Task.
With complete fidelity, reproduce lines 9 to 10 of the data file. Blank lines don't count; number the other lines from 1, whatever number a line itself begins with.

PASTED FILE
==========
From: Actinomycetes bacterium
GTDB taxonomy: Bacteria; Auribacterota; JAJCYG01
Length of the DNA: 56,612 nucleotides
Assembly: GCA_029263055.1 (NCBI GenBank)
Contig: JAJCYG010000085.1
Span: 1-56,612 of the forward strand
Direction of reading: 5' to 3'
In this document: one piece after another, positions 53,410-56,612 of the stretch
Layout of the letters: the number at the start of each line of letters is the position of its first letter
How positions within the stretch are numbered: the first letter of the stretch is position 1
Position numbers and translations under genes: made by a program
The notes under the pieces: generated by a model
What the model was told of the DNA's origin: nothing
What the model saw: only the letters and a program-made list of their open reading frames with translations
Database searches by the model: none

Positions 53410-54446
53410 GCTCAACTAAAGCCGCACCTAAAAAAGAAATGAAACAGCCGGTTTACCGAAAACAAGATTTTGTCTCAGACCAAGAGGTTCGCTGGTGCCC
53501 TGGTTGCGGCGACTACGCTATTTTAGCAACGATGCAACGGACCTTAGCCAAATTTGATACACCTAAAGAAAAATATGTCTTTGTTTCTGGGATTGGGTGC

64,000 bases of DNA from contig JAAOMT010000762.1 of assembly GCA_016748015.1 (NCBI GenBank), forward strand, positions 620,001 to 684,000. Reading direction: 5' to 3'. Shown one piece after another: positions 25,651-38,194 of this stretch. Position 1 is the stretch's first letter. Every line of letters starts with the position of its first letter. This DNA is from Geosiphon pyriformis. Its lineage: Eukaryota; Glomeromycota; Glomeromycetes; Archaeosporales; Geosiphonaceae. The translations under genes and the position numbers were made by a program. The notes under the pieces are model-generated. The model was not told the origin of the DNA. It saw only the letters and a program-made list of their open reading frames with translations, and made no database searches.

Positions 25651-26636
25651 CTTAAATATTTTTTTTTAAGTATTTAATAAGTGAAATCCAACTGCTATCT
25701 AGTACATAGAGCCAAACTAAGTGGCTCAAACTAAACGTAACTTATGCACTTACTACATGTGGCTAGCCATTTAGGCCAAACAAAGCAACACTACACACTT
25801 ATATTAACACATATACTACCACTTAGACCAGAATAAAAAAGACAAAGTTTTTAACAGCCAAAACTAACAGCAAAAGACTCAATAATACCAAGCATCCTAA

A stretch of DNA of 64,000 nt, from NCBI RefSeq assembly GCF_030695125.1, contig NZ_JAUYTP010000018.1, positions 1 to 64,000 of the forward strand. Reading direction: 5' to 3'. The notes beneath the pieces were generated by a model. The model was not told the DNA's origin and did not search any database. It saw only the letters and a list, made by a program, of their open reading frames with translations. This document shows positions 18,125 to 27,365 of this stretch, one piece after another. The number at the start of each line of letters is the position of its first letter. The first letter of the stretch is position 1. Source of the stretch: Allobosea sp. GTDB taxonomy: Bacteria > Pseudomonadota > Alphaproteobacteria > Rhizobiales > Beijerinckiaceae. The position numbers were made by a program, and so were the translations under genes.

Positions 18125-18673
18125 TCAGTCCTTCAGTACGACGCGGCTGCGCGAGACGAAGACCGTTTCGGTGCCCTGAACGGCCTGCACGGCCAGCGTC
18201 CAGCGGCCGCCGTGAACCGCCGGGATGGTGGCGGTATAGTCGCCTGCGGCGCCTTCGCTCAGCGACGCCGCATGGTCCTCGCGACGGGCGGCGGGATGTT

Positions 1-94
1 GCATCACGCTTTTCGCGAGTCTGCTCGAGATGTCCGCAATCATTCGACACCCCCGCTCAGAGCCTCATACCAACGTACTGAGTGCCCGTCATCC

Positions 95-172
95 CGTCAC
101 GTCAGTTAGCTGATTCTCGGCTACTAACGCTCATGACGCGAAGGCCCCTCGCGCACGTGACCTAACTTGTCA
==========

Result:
Layout of the letters: the number at the start of each line of letters is the position of its first letter
How positions within the stretch are numbered: the first letter of the stretch is position 1